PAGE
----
Exploring chronic disease
A few days ago, I was glad to read the following study which supports the hypothesis I plan to present at the upcoming Days of Molecular Medicine Conference in Sweden.
In a study published this month in the Journal of Clinical Psychiatry, researchers at the University of Salt Lake City in Utah, reported that although boys with attention-deficit hyperactivity disorder (ADHD) appear to be more impulsive and troubled than their female counterparts, in adulthood the condition seems to have more impact in women than in men.
“We found that adult women with ADHD frequently have high levels of emotional symptoms as well as the cognitive problems found in ADHD,” Dr. Frederick W. Reimherr, head of the study, told Reuters Health.
Reimherr and colleagues analyzed data collected from two clinical trials of the medication Strattera, known generically as atomoxetine, in adults with ADHD. In all, the researchers collected information on ADHD symptoms and treatment response in 515 individuals, about a third of whom were women.
More women (75 percent) had combined-type ADHD than did men (62 percent). Women also had higher scores on measures of anxiety and depression and had more sleep problems. Poor temper control, mood volatility, and emotional over-reactivity were more common in women (37 percent) than in men (29 percent). In contrast to results of studies involving children, “women were more impaired than men on ADHD scales in our study,” the investigators conclude.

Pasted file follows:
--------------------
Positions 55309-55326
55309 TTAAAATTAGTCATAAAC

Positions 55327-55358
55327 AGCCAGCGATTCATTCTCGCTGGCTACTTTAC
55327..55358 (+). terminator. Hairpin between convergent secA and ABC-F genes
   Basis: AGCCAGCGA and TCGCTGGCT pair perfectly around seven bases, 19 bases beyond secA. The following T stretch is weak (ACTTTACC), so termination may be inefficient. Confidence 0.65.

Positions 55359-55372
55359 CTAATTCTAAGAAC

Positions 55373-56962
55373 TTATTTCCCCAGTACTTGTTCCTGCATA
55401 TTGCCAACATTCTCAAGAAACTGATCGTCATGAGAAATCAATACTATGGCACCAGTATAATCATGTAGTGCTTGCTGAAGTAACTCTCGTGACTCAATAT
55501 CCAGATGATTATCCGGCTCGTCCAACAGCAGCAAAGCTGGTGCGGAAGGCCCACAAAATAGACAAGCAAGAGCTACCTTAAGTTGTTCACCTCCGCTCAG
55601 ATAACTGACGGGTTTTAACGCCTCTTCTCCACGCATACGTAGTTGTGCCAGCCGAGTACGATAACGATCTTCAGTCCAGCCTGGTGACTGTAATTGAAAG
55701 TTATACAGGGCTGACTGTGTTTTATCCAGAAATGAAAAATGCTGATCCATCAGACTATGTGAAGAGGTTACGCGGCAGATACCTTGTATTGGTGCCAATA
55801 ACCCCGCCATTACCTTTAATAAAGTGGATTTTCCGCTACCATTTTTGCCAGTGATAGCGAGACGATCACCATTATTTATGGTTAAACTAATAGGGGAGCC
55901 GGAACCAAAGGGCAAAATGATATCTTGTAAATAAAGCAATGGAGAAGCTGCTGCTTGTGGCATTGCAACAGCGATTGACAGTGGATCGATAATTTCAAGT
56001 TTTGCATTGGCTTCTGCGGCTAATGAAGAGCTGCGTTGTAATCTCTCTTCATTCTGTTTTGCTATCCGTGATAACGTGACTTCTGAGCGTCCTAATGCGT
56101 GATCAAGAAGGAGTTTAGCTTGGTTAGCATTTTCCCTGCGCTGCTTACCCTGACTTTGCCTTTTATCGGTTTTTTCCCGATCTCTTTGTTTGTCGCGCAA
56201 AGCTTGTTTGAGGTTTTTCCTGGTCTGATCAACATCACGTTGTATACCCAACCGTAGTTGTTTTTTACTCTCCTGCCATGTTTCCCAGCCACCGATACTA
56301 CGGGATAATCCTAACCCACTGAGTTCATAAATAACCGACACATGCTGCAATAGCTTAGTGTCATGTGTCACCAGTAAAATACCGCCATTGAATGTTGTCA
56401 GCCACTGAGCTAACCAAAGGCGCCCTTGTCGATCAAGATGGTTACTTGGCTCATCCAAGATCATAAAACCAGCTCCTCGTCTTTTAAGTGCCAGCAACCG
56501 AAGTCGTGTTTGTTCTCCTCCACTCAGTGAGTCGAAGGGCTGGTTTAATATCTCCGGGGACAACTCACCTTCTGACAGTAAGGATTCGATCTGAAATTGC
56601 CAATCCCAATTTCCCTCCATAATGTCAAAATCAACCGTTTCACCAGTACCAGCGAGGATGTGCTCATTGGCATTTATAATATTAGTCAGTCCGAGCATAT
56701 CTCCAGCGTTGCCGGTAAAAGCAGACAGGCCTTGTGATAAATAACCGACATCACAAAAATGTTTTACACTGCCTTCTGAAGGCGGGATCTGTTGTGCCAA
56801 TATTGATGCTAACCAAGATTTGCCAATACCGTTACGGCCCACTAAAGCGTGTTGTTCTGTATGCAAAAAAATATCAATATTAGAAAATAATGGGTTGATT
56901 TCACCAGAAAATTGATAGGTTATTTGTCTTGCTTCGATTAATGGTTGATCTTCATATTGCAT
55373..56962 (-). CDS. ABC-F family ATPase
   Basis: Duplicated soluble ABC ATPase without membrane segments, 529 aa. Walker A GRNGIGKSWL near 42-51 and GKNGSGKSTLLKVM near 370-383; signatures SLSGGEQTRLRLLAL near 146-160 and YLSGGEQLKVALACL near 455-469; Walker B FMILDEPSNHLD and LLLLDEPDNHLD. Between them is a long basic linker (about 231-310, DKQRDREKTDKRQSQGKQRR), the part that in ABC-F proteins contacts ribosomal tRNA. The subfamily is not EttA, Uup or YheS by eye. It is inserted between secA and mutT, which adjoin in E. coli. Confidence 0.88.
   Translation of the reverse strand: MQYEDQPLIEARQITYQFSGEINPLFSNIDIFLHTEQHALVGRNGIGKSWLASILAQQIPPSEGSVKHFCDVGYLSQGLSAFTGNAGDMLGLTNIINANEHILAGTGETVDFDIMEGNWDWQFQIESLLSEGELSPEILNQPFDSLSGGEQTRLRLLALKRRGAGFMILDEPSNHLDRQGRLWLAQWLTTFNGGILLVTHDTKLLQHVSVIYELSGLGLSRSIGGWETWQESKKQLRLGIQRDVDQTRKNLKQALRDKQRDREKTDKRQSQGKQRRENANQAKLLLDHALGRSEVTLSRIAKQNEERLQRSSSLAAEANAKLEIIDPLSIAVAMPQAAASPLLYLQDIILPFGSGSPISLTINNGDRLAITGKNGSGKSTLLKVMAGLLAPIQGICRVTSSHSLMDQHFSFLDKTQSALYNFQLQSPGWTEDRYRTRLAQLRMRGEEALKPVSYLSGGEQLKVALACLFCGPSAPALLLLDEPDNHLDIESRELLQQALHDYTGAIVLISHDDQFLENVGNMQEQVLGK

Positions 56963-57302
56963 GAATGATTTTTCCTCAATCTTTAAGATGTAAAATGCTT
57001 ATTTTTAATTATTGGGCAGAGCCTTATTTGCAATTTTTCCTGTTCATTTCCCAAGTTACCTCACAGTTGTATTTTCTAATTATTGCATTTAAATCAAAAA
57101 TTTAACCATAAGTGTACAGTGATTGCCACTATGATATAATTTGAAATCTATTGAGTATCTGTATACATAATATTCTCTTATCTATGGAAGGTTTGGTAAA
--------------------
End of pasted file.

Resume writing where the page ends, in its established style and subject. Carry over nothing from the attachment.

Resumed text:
The study supports my hypothesis, namely because the researchers found that in childhood – a time before puberty and hormonal development – boys actually appeared to be more troubled by the symptoms of ADHD then their female counterparts.
But after puberty, as both women and men reached adulthood, this situation completely reversed. Later in life it was women, rather than men, who started to suffer from more severe symptoms of ADHD. This strongly suggests that differences in hormonal expression between the sexes could explain why adult women tend become more susceptible to the Th1 pathogens that cause numerous forms of cognitive dysfunction. As described in my presentation, the nuclear receptors – such as the androgen, progesterone, and estrogen receptors – fluctuate during the female menstrual cycle and during pregnancy. This is in contrast to males, in which the activity of the receptors remains fairly constant.
Since the nuclear receptors transcribe antimicrobial peptides (AMPs) that are able to kill the Th1 pathogens, the fact that their expression fluctuates in women may allow for periods when the Th1 pathogens can more easily infect a variety of tissues including those of the brain. Furthermore, since the Vitamin D Receptor is expressed in the cycling endometrium, women have more VDRs then men. Thus, they are disproportionately affected by the negative effects of VDR blockage, blockage that again leads to a decrease in AMP production and a more hospitable environment for pathogens.
I would love to see a research team (or many research teams!) track rates of Th1 disease in childhood, middle age, and then during the years after women go through menopause. My guess is that the rate of certain Th1 diseases that affect more women then men during early adulthood might even out after women become postmenopausal – a time when menstruation and pregnancy no longer cause fluctuations in nuclear receptor expression.
Amy Proal graduated from Georgetown University in 2005 with a degree in biology. While at Georgetown, she wrote her senior thesis on Chronic Fatigue Syndrome and the Marshall Protocol.